Early Revascularization = Faster Healing, Fewer #Amputations in #Diabetes @APMAtweets

Early Revascularization after Admittance to a Diabetic Foot Center Affects the Healing Probability of Ischemic Foot Ulcer in Patients with Diabetes:



This intriguing work from our SALSAmigos Jan Apelqvist and colleagues in Lund, Sweden. 


Objectives

There is limited information about whether time from recognition of decreased perfusion to revascularization affects the probability of healing in a patient with a diabetic foot ulcer. The aim of the present study was to examine whether time to revascularization after referral to a multidisciplinary foot center was related to the outcome of foot ulcers in patients with diabetes and severe peripheral arterial disease (PAD).

Methods

Patients with diabetes, a foot ulcer, and a systolic toe pressure <45 mmHg or an ankle pressure <80 mmHg were prospectively included at the foot center, and considered for revascularization according to a preset protocol. All patients underwent invasive revascularization, either percutaneous transluminal angioplasty (PTA) or reconstructive vascular surgery. All patients had continuous follow-up until healing or death irrespective of the type of revascularization.

Results

A total of 478 patients were included (age 74 [range 66–80] years, 60% males), of whom 315 patients (66%) had PTA, and 163 (34%) had reconstructive surgery. Of the 478 patients, 217 (45%) healed primarily, 88 (19%) healed after a minor amputation, 76 (16%) healed after a major amputation and 92 patients (19%) died unhealed. The median time from inclusion in the study to revascularization was 8 weeks (3–18 weeks). Time to vascular intervention within 8 weeks (p < .001), maximum Wagner grade reached <3 (p < .001), absence of peripheral edema (p = .033), and presence of intermittent claudication (p = .001) were related to a higher probability of healing.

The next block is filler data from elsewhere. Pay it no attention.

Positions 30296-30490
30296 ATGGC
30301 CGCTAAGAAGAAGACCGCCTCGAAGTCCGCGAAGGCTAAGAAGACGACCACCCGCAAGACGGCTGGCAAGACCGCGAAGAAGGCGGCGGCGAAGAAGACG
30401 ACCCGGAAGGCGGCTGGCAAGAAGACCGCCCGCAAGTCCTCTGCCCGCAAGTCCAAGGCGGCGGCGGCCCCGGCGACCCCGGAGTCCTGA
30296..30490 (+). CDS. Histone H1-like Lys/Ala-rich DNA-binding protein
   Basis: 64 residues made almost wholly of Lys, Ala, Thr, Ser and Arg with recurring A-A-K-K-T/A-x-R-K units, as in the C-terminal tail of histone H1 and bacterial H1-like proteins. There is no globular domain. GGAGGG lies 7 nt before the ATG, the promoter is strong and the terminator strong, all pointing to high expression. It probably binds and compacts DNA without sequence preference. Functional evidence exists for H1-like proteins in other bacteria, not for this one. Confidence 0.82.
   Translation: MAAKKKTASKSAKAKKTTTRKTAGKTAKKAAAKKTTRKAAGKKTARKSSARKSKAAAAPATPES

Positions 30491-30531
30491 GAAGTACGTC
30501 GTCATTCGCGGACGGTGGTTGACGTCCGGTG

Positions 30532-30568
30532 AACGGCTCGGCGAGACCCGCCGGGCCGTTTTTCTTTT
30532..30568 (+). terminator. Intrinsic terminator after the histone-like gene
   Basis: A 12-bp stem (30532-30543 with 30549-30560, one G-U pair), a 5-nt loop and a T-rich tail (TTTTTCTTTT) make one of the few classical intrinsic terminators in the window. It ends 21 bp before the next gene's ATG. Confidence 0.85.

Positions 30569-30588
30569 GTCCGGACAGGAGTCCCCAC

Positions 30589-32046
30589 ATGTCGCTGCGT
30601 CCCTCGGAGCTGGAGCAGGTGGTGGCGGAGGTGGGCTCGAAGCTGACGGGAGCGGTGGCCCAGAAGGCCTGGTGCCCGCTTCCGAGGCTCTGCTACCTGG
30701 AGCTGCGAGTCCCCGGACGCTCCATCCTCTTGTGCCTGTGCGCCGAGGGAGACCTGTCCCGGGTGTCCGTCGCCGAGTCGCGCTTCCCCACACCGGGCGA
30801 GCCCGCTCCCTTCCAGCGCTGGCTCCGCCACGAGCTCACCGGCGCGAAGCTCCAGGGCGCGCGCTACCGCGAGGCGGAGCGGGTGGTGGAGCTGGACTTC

Conclusions

Time to revascularization and extent of tissue damage were related to the probability of healing of ischemic foot ulcer in patients with diabetes over time. In the presence of a decreased perfusion in a patient with diabetes and a foot ulcer not only revascularization per se but also timing of revascularization is important for the possibility of healing without a major amputation.

David G. Armstrong

Dedicated to amputation prevention, wound healing, diabetic foot, biotechnology and the intersection between medical devices and consumer electronics.

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